Text and Photography by Chris Murphy
When an expedition set out under instructions from Jan van Riebeeck in 1655 and led by Jan Wintervogel they encountered a sheltered, shallow valley fed by a stream amongst ‘het Zwarteland’, the indigenous renosterbos that appears black at certain times. The slow stream, rather optimistically called the Diep River, is still a feature of the town today.
A small village evolved around the church, which was established nearly a century later and the town slowly grew until a growth spurt in the 19th century, resulting in a large amount of Victorian style buildings. It was early in that century that the town received the name we know today, given by the governor Sir Lowry Cole in honor of his father-in-law.
Visually Malmesbury is dominated by grain silos which state its modern reason to exist. After a number of serious economic setbacks in the wheat industry in the 1870s, local farmers banded together to create a co-operative. This ultimately lead to the construction of the silos which stand prominently on the appropriately labelled Bokomo Road.
But it is a town sitting on the cusp of further development. With progress on the upgrade of the N7 from Cape Town well underway, this augers a time when travel time between Cape Town and this satellite is going to be greatly reduced, with the inevitable inducement of businesses and residents to link. It will also enable visitors to quickly and easily travel to this destination. Already it is a great place to pause on the well established Cape to Namibia Route.
Today Malmesbury considers itself to be the ‘heart of the Swartland’, and is certainly a great base to explore this part of the west coast region. A good place to start is the Swartland Wine and Olive Route, which will lead to a fascinating tour of the cellars in the region.
Starting just outside the town limits is the Swartland Winery, the gateway to this region now famous for its quality product. The co-operative was formed in 1948 with fifteen member, and is today one of the leading producers, of approximately two million nine litre cases a year.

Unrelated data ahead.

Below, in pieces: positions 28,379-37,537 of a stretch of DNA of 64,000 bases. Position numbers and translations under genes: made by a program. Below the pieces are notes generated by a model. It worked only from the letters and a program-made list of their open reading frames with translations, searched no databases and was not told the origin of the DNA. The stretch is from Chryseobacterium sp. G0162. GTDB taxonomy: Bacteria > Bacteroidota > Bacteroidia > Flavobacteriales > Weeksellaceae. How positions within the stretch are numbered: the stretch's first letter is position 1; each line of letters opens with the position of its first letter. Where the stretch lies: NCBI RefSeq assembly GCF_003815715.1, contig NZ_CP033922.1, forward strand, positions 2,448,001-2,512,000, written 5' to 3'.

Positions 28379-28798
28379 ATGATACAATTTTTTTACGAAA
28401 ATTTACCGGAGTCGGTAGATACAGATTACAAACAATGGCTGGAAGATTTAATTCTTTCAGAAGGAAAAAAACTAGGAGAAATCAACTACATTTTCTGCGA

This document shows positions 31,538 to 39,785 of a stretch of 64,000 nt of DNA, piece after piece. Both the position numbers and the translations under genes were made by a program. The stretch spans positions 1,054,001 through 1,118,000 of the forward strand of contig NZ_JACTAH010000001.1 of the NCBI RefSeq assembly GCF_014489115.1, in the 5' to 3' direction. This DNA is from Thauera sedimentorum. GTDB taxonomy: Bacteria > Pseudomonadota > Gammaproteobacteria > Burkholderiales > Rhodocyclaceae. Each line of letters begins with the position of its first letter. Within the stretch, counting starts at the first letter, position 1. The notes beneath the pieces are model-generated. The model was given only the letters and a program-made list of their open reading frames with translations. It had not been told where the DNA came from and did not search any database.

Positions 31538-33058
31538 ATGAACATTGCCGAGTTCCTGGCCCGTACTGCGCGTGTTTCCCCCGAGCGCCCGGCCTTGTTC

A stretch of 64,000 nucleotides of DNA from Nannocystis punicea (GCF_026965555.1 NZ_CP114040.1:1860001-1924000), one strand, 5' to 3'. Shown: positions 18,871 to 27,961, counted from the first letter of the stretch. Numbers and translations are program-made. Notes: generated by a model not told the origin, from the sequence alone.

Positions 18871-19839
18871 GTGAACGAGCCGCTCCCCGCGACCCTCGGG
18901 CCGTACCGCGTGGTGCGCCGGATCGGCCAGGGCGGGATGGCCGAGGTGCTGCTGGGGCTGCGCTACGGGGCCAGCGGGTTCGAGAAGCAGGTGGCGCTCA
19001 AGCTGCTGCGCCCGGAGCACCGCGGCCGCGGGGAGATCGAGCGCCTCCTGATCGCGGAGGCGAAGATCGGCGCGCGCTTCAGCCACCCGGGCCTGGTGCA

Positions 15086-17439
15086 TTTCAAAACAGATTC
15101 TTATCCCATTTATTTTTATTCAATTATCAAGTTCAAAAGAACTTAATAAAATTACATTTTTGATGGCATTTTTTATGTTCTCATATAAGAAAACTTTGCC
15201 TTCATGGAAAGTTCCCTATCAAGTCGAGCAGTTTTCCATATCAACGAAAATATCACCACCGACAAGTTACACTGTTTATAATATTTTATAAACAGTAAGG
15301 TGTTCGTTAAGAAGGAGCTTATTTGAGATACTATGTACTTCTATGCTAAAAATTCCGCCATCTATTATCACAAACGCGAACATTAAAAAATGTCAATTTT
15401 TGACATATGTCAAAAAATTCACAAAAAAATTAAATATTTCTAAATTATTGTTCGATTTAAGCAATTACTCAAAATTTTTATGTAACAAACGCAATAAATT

In thown is the more intimate Hofstraat ‘Garagiste’ Kelder, home of Wim Smit’s Renosterbos award winning wines. Wim is also a participant of the annual Swartland Revolution which highlights this eclectic group of producers.
The town and surrounds host a number of restaurants, guest houses, self-catering facilities and farm stays. A new eatery is located behind an old façade; it is the deceptively trendy Bill & Co with a wine bar, deli, bakery, kids play area, and which also hosts functions, wine pairings and a monthly market with musical accompaniment.
Or try Cherry Lane deli and gift shop, with its veranda permitting watching the passing world that is this vibrant town. A courtyard at the back provides a quieter experience.
Malmesbury today is a modern, thriving town with ample retail facilities, including a shopping mall, De Bron, where the original hot water spring that drew visitors from far and wide, may still be seen.
If you need to escape, then the town has a history route which includes a museum located in the old synagogue and provides a base for mountain bike trails, 4 x 4 routes, hiking trails, sky diving and a birding route. Truly Malmesbury is the beating heart of the Swartland.